Definition 3.2 We will say that a differentiable manifold M is formal if its minimal model is formal or, equivalently, the differential algebras $\left({\Omega}^{\mathrm{*}}M\mathrm{,}d\right)$ and $\left({H}^{*}\left(M\right),d=0\right)$ have the same minimal model.

Many examples of formal manifolds are known: spheres, projective spaces, compact Lie groups, symmetric spaces, flag manifolds, and all compact Kähler manifolds [37].

We will also use the following property

Lemma 3.3 Let ${M}_{1}$ and ${M}_{2}$ be differentiable manifolds. Then, the product manifold $M={M}_{1}\times {M}_{2}$ is formal if and only if ${M}_{1}$ and ${M}_{2}$ are formal.

In [39] , the condition of formal manifold is weaken to s-formal manifold as follows.

Definition 3.4 Let $\left(\mathcal{M}\mathrm{,}d\right)$ be a minimal model of a differentiable manifold M. We say that $\left(\mathcal{M}\mathrm{,}d\right)$ is s-formal, or M is an s-formal manifold $\left(s\ge 0\right)$ if $\mathcal{M}=\Lambda V$ such that for each $i\le s$, the space ${V}^{i}$ of generators of degree i decomposes as a direct sum ${V}^{i}={C}^{i}\oplus {N}^{i}$, where the spaces ${C}^{i}$ and ${N}^{i}$ satisfy the three following conditions:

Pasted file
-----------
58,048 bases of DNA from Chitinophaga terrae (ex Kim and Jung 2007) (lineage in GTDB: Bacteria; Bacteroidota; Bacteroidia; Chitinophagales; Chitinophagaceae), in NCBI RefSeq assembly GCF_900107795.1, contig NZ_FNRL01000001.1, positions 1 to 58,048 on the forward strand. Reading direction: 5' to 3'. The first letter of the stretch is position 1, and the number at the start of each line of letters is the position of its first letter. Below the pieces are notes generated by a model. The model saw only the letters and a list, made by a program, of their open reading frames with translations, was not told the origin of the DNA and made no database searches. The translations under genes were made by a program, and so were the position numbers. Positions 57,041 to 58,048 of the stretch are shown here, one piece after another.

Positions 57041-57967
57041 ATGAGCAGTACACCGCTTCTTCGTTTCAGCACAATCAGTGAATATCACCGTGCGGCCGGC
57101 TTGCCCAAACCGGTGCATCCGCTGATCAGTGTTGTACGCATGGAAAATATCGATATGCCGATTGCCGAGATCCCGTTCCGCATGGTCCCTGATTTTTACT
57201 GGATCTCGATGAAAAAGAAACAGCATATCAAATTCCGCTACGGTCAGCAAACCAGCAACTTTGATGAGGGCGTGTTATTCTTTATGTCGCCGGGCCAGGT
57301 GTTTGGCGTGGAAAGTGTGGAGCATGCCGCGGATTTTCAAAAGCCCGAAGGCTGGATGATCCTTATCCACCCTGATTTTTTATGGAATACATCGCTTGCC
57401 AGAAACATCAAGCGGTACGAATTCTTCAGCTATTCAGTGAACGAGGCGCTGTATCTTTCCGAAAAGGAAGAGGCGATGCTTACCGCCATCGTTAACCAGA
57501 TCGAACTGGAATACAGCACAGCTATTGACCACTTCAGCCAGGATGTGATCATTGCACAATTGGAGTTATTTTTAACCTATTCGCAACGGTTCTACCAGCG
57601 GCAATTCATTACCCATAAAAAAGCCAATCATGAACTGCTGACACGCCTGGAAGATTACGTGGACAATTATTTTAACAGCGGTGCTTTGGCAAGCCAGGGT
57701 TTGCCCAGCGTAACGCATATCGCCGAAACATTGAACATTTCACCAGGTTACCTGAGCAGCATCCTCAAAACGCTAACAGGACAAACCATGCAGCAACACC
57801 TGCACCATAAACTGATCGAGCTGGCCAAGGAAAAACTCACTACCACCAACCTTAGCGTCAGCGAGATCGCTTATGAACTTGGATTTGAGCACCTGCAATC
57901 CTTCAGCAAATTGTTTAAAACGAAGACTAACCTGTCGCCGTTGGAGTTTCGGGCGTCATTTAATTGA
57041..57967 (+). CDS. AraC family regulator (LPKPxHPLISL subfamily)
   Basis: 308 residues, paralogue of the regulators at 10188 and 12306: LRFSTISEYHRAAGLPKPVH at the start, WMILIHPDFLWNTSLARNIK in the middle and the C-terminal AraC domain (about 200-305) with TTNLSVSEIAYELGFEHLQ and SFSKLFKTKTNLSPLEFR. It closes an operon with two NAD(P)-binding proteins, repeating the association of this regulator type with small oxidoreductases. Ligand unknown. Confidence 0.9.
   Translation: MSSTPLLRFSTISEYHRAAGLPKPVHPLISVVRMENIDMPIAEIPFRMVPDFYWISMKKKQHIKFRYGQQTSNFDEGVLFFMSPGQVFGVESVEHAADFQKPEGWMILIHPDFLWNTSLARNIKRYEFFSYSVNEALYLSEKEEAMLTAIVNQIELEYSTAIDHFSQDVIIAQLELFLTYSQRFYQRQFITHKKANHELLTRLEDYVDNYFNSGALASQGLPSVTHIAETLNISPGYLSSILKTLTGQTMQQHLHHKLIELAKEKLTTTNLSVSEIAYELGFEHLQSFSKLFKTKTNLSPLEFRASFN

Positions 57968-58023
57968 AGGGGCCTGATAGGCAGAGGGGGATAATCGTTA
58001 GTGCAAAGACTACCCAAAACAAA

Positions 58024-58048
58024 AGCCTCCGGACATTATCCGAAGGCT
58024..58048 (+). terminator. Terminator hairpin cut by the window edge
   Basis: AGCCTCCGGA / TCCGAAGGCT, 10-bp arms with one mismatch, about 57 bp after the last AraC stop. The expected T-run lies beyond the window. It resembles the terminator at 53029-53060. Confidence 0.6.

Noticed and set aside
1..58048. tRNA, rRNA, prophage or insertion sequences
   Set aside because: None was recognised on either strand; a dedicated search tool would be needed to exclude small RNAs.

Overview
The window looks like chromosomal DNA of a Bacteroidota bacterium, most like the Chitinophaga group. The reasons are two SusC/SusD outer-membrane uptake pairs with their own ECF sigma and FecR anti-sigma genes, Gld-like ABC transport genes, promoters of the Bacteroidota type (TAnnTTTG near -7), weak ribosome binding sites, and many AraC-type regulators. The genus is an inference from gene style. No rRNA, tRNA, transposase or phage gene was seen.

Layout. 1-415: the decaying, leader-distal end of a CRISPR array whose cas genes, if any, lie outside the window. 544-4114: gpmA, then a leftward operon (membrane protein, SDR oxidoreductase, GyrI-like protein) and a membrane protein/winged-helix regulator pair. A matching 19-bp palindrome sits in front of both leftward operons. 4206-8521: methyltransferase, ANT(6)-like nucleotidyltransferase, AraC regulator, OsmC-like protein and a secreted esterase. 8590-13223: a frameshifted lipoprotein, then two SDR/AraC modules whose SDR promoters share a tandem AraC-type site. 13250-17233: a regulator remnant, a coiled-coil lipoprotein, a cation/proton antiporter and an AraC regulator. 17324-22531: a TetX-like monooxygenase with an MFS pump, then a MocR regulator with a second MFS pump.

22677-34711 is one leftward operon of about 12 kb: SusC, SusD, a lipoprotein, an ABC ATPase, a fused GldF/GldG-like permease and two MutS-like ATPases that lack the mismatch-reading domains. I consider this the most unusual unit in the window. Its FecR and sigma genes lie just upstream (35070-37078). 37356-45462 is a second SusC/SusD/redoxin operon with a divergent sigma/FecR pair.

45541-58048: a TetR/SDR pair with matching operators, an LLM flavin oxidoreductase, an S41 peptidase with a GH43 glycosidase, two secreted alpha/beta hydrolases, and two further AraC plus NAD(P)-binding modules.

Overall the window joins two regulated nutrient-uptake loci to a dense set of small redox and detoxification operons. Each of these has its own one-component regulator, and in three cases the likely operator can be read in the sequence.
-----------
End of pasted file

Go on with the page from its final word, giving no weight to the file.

1) $d\left({C}^{i}\right)=0$,

2) the differential map $d\mathrm{:}{N}^{i}\to V$ is injective,

3) any closed element in the ideal ${I}_{s}={I}_{s}\left(\underset{i\le s}{\oplus}{N}^{i}\right)$, generated by $\underset{i\le s}{\oplus}{N}^{i}$ in $\Lambda \left(\text{\hspace{0.05em}}\underset{i\le s}{\oplus}{V}^{i}\right)$, is exact in $\Lambda V$.

The relation between the formality and the s-formality for a manifold is given in the following theorem.

Theorem 3.5 Let M be a connected and orientable compact differentiable manifold of dimension 2n or $\left(2n-1\right)$. Then M is formal if and only if it is $\left(n-1\right)$ -formal.